Press release from the U.S. Department of Justice:
ASHEVILLE – Five of the 11 defendants charged in connection to a scheme involving the development of Seven Falls, a golf course and luxury residential community in Henderson County, were sentenced Tuesday, announced Jill Westmoreland Rose, acting U.S. attorney for the Western District of North Carolina.
Rose was joined in making Tuesday’s announcement by John A. Strong, special agent in charge of the Federal Bureau of Investigation, Charlotte Division; Thomas J. Holloman III, special agent in charge of the Internal Revenue Service, Criminal Investigation Division; Jason Moran, special agent in charge of the Federal Deposit Insurance Corporation, Inspector General’s Office of Investigation, Atlanta office.
U.S. District Judge Martin Reidinger sentenced Avery Ted “Buck” Cashion, III, 61, of Lake Luke, to 36 months in prison and three years of supervised release; Raymond M. “Ray” Chapman, 68, of Brevard, to 36 months in prison, and three years of supervised release; Thomas E. “Ted” Durham, Jr., former president of the failed Pisgah Community Bank, 60, of Fletcher, to 30 months in prison and three years of supervised release; and Aaron Ollis, 68, a former licensed real estate appraiser, of Arden, to two years of probation, including 12 months and 1 day home detention. Cashion, Chapman, Durham and Ollis each pleaded guilty to conspiracy to defraud the United States. The defendants were also ordered to pay restitution as follows:
Avery Ted “Buck” Cashion, III: $14,266,256.47
Raymond M. “Ray” Chapman: $14,266,256.47
Thomas E. “Ted” Durham: $ 6,237,453.37
Aaron Ollis: $10,199,106.87
George M. Gabler, 60, of Fletcher, was convicted of one count of willfully failing to report misconduct associated with two Seven Falls lot loans in March 2010. In court documents, Gabler admitted that he withheld documents from a federal grand jury knowing that they were related to fraudulent loans taken out on behalf of conspirator Keith Vinson. For this offense, Gabler, a former certified public accountant, was sentenced to two years of probation, including
500 hours of community service and a $5,000 fine.
Keith Vinson was convicted at trial in October 2013 of conspiracy, bank fraud, wire fraud, and money laundering conspiracy. He is scheduled to be sentenced on June 25, 2015, in Asheville.
According to court documents filed in the case, trial evidence and statements made in court during the sentencing hearings:
Beginning in 2008, the defendants conspired and obtained money from several banks through a series of straw borrower transactions in order to funnel monies to Vinson and his failing development of Seven Falls, a golf course and luxury residential community in Henderson County. A straw borrower is an individual whose name appears on a loan and on the books and records of a bank as the beneficiary of a loan, but whose name is substituted for that of the true borrower and does not in fact receive the benefits of the loan. Lending institutions cannot properly assess the risk of making such loans as they do not know the true circumstances of the loans or the creditworthiness of the true borrowers. The co-conspirators devised this scheme in order to funnel monies to Vinson and his failing development of Seven Falls.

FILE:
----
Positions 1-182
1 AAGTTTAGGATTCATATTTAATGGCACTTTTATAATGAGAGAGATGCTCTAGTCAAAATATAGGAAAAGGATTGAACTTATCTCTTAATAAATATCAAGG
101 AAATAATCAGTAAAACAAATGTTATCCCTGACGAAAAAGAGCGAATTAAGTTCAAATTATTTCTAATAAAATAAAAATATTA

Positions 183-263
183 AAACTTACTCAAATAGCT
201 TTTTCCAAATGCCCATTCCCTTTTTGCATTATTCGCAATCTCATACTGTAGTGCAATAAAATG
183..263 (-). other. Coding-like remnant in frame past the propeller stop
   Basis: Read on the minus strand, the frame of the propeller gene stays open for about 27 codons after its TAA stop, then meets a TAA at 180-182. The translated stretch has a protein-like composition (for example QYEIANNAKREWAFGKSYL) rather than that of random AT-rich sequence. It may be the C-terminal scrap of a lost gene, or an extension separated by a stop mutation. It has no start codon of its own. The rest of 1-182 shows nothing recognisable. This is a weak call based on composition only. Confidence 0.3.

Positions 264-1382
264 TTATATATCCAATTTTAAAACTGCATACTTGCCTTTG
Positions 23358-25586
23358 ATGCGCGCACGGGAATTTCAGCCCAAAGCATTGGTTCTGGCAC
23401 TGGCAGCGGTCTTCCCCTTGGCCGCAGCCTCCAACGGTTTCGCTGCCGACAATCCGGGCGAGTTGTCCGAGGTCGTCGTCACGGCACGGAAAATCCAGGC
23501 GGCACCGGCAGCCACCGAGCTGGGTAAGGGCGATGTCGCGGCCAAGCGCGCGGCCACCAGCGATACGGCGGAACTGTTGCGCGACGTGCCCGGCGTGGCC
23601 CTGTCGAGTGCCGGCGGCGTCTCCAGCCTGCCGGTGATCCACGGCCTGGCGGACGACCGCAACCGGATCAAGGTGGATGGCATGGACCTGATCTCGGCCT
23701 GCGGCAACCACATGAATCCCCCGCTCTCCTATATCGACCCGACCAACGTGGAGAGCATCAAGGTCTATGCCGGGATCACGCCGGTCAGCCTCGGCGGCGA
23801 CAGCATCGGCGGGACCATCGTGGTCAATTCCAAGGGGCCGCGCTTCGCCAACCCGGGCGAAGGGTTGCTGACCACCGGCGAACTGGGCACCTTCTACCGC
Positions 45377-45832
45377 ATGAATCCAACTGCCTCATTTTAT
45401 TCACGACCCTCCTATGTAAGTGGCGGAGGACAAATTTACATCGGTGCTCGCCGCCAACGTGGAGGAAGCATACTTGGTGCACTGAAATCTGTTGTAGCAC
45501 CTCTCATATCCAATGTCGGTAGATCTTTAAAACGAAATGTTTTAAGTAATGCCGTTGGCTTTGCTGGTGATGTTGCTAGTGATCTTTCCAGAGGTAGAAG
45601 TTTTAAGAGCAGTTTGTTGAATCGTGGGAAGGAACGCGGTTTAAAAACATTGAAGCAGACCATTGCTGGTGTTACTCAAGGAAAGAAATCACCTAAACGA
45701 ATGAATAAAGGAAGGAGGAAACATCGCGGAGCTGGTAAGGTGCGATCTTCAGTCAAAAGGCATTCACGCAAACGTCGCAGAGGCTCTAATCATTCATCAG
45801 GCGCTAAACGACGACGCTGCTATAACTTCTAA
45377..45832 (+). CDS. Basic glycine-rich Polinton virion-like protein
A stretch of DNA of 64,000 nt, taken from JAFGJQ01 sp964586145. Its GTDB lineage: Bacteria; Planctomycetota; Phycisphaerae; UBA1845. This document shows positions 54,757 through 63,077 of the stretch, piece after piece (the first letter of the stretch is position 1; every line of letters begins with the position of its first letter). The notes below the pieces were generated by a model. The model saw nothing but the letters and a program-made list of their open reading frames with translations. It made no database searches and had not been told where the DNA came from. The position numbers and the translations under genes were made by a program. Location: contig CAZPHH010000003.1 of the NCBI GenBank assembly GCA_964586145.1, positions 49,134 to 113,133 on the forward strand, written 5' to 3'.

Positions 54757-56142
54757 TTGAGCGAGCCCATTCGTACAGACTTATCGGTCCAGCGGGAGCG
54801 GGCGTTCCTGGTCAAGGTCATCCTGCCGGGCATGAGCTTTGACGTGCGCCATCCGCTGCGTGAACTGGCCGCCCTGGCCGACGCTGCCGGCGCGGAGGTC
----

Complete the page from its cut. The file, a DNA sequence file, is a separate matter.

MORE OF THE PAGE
In order to advance this scheme Vinson, Chapman, Cashion and others recruited local bank officials including George Gordon “Buddy” Greenwood and Ted Durham, who at the time were, respectively president of the Bank of Asheville and the president of Pisgah Community Bank.
When bank officials realized that they had reached their legal lending limits with respect to some of the straw borrowers, additional straw borrowers were recruited to the scheme and more straw borrower loans were made to them. Additional straw borrower loans were also necessary to keep loans current, a scheme known as “loan kiting.” The loan kiting scheme became necessary when conspirators were unable to make payments on loans made early in the scheme. Seven Falls and
another luxury residential golf development by Vinson named “Queens Gap” failed resulting in millions in property losses. In addition, both the Bank of Asheville and Pisgah Community Bank failed and were taken over by the FDIC.
Previously, Buddy Greenwood was sentenced to 42 months in prison; Nicholas Dimitris was sentenced to 12 months plus one day in prison; the former Pisgah Community Bank Chief Credit Officer, Robert Craig Gourlay was sentenced to 15 months in prison; David G. Smith, who worked as a loan officer for Pisgah Community Bank was sentenced to nine months in prison, and Andrew Hager was sentenced to eight months in prison in connection with the Seven Falls scheme.
The investigation was being jointly handled by the FBI, IRS-CI and FDIC-OIG. Assistant U.S. attorneys Don Gast and Michael Savage are in charge of the prosecution.